The economic gains achieved by the victory of the October War were the result of a fusion between a genius administration, a great military mindset, that was able to take advantage of the least economic potential to serve Egypt’s ambitions.
There was a need for a broad and distinct economic restructuring, at that very moment in history that would preserve the Egyptian state and provide the necessary funding for the war with the ability to provide the basic needs of the Egyptians.
It is undeniable that the role of Aziz Sedki, then prime minister, along with Finance Minister Abdel Aziz Hegazy (1968-1975) in implementing an economic strategy aimed at rationalizing government spending, to raise the necessary funds for the armed forces.
During the October 1973 war, the Egyptian government issued bonds to finance the war’s obligations, including investment certificates for community participation under the slogan “Participate in the national epic struggle”.
The bond categories included 50 piastres, one pound, 5 pounds, 10 pounds, and 100 pounds, at an annual interest rate of 4.5%, exempted from taxes. The government managed to collect EGP 7 million since the start of the war, which was quite a good amount at the time.
An economist at Cairo University Mohamed Mahmoud pointed out that no war can be fought without economic funding that provides the basic requirements for combat, including daily civilian necessities, leading to a direct and indirect impact on the state’s economy not only in wartime but, in the aftermath of the battle.
Without the October war, the investment map in Egypt would have changed. National industries contributed to increasing exports and the self-sufficiency of products, contributing to the reduction of unemployment rates and rising living standards.
During the Sinai battle, the total deposits of banks rose to EGP 400 million, and the volume of investment certificates recorded about EGP 27 million, while the prices of consumer goods rose about 2%.
On the other hand, the Ministry of Planning announced a plan to increase the national income by about 6%, to register at that time about EGP 6,206 million, and the allocation of about EGP 100 million for the implementation of the subway project, one million pounds for the private sector projects, and a billion Pounds annually for the armed forces.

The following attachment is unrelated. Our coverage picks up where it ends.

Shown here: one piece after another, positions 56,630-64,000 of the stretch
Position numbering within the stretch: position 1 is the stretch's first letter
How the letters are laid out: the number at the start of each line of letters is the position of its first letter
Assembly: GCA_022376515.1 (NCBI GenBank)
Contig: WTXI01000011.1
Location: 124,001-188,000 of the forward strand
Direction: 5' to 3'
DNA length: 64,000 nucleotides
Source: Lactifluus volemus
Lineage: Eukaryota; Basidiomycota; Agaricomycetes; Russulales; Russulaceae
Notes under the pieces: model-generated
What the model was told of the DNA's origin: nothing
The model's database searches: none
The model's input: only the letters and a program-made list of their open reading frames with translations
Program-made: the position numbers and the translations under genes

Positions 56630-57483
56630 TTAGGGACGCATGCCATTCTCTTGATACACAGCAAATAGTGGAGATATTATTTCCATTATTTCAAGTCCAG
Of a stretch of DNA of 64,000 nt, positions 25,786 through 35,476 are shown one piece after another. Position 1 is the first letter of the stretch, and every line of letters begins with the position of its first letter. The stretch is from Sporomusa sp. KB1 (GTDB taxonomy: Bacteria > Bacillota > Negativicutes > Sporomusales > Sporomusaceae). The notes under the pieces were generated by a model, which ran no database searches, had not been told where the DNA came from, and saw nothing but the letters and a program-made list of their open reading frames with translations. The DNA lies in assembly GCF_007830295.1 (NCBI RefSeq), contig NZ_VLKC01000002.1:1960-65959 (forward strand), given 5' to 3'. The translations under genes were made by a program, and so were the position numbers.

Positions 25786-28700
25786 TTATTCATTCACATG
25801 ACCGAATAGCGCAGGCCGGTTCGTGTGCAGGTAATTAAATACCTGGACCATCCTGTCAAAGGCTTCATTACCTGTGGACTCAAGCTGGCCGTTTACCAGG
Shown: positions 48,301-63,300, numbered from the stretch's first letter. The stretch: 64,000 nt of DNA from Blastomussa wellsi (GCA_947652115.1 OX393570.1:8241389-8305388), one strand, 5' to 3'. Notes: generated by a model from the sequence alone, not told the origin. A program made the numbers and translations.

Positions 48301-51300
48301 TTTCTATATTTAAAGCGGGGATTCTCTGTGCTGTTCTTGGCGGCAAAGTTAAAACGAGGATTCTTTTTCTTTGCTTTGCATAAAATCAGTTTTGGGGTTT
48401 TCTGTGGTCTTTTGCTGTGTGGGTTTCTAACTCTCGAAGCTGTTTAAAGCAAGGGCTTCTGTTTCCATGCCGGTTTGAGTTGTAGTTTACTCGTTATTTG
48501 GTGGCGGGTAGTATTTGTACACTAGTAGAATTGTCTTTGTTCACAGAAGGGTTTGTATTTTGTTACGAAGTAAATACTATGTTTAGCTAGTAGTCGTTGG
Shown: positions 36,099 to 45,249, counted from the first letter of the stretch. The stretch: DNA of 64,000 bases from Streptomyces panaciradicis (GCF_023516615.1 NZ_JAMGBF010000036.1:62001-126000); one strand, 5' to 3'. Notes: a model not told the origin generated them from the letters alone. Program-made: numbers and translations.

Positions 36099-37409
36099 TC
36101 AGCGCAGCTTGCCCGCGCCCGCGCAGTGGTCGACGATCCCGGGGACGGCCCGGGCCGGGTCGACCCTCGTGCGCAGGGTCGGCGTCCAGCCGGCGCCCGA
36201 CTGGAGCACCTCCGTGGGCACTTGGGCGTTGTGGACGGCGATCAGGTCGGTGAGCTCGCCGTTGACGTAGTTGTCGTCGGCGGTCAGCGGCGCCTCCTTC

7 rationalization procedures were put into effect
On February 11, 1973, the Prime Minister, announced before the parliament, the “budget of war”, clarifying the following:
-The conversion of the public budget to the budget of the battle to provide all the demands of the armed forces during the war.
-Maintaining the confidentiality of the army’s budget data during the war.
-Funding all requirements of the war, such as health, displacement, security, transportation.
-Reviewing the export and import plan to provide foreign exchange.
-Working to replace local products as an alternative to imported, including the reduction of investments.
-Postponing the implementation of long-term development projects that have no return in the same year.
-A new reduction in the types of spending in government departments and the public sector, including the reduction of travel and transportation credits, holiday and seasons expenses, including decorations and prizes.
The government did not limit itself to reducing spending, On March 12, 1973, new measures were taken by the government in preparation for war, which were as follows:
-Reducing the allocation for water, lighting, and transportation, whether by rail or other means of transport by 10%.
-Cutting funds for advertising and ceremonies by 25%.
-Reduction of funds allocated for holidays and seasons by 75%.
-Review the maintenance allocations for the facilities of the Ministries of Irrigation, Housing, Petroleum, and the Postal Authority, provided that these parties commit to achieving an additional reduction in expenses related to procurement requirements of 2% and 5% for operating requirements.
-Review all investment projects mentioned in the budget of 1973, and postpone any projects that do not serve the battle.
The total cost of the October/Yom Kippur War was estimated at USD 7 billion (USD 40,448 billion today), while the total cost of American equipment sent to Israel was estimated at USD 800 million (USD 4.52 billion today)
On October 19, US President Richard Nixon authorized major arms supplies and USD 2.2 billion for Israel. In response, Saudi Arabia declared an embargo against the United States, leading to the 1973 oil crisis.
The most important economic gains achieved by the October 6 war were the oil revenues from the Red Sea and Sinai drilling since the Israeli withdrawal until now.
Tourism revenues also increased after Israel’s withdrawal from the peninsula, as well as the restoration of seaports and the revival of domestic and foreign trade, as well as the restoration of fishing off the Egyptian coasts.
In 1975, the Suez Canal was re-opened for international navigation, accumulating more revenues to the Egyptian state, recording around USD 5 billion and 728 million in 2018.
Following the war, cities on the canal and Sinai were resettled and developed. Foreign investment and national industries were encouraged. Opportunities were opened for the construction of industrial cities, and new urban communities.
Hand in hand, all Egypt, including the armed forces politicians, economists and investors lead to the victory of the Ramadan war.
According to the White house military briefing and The Yom Kippur War by Abraham Rabinovich, Israeli casualties were 2,800 dead, 8,800 wounded, 293 captured.
As of October 1973, as many as 1,063 tanks, 407 armoured vehicles and 387 out of 440 aircraft were destroyed from the Israeli side.